You’re all geared up to expand your RevOps team. You’ve tons of resumes from potential hires piled up in your inbox.
All you’ve to do is…pick the right candidate.
We get it. It’s going to be an uphill task to choose the right person you’re looking for. But don’t worry. There has to be a way out.
Having the correct set of questions to ask in an interview can make the difference here. You don’t have to rush through the selection process and choose someone only with the basic set of information you get. Go beyond it to hire the one who perfectly fits the bill.
How to Ask the Right Questions?
We spoke to Bhushan Goel, a RevOps veteran, to understand what kind of questions to ask when hiring for RevOps. Here are some excerpts from the conversation:
You’ve to evaluate the candidate based on three different criteria:
- Technical knowledge
- Problem-solving ability.
You don’t necessarily have to give equal importance to all these three factors. Decide it based on:
- Who’s being interviewed
- What kind of role they’re being hired for.
For example, if you’re interviewing an analyst, your questions can be more focused on testing their technical knowledge, proficiency with different tools, the kind of problems they’ve solved in their previous organization, and a bit about the projects they’ve worked on.
When hiring for a senior role, the questions can be around the process they've developed before, how the process structure would look like, and the reports they’ve proposed to leadership.
When you want to test their problem-solving skills, you can use numerical case studies. The idea here isn’t to see whether they have the right solution, but to find out how they break down a problem, whether they are making reasonable assumptions, and how good their investigative ability is.
When interviewing someone from a non-SaaS background, have an idea of the skills which can be translated to SaaS business, and what can be taught on the job, and fix your questions based on that.
RevOps Interview Questions
1. Which sales tech stack tools have you worked on before? How hands-on are you with those tools?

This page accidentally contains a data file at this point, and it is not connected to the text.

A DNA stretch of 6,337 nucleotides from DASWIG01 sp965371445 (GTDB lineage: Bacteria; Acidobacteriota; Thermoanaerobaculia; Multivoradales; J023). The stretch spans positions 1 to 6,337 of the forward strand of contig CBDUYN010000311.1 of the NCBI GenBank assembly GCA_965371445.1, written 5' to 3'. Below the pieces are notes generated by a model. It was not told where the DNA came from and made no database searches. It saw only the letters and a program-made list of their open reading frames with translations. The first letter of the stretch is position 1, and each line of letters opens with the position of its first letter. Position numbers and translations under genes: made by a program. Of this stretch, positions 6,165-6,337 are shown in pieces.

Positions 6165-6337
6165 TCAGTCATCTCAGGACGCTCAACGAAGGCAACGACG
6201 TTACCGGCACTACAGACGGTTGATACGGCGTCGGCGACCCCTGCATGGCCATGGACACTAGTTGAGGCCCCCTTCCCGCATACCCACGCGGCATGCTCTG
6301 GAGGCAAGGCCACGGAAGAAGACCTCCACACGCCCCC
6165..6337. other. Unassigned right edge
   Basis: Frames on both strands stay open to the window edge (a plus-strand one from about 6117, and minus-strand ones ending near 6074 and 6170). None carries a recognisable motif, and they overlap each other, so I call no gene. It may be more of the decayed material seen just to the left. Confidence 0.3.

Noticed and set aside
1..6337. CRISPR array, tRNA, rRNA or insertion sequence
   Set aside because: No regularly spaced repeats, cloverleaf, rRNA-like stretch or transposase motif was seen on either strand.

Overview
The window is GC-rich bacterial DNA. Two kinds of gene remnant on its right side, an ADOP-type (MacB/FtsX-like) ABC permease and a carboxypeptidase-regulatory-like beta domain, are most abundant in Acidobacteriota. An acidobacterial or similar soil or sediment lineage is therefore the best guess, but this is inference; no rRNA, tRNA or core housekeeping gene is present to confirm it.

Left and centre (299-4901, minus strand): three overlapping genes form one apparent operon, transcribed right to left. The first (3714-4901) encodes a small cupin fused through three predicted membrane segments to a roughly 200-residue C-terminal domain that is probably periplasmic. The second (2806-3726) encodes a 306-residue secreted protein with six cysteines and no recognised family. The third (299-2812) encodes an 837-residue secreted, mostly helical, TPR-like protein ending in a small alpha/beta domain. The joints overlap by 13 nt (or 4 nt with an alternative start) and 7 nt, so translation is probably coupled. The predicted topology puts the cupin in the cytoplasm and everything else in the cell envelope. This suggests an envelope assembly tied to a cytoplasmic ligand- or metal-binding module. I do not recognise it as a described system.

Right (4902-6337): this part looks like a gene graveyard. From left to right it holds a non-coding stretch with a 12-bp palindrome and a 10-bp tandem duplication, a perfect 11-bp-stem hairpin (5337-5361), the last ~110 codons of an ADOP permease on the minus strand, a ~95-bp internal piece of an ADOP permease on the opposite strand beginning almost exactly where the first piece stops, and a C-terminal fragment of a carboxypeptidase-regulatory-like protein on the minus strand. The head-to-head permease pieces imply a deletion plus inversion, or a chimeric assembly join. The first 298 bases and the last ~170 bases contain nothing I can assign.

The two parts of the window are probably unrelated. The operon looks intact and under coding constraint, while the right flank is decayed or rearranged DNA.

This question helps you understand the technical skills of the individual, and also gives you an idea of how well they fit the position you’re looking for. You can also ask them to elaborate on any problem that they’ve solved using technology, and how they stay on top of tech trends.
2. Tell us about your investigative process.
This is a fundamental RevOps skill that your potential hire needs to have. Look for how well they can ask the right questions to create an insightful narrative despite having very minimal information to begin with, and what they propose to do as the possible next steps.
3. What will be your approach to a reporting and business intelligence problem?
Instead of having a reactive approach to finding a solution, the right candidate should be able to:
1. Get clarity about the problem
2. Identify the ideal solution and what concessions if any need to be made for the current problem.
3. Figure out how to proceed further with their findings"
When you're hiring your first RevOps person in-house, you'll want to ask them what exposure they've had to senior leadership teams because you'll want someone who really understands and owns the strategic data requirements of the business. Not just someone who knows how to be a tech stack administrator.
4. How do you manage your workload?
At any point in time, your RevOps person will have more than one task to take care of. Get to know how good their project management abilities are, and their knowledge about various project management tools as well. Also, they shouldn’t shy away from asking questions and prioritizing their work based on the overall goal of the company. And they should be able to handle multiple stakeholders at the same time.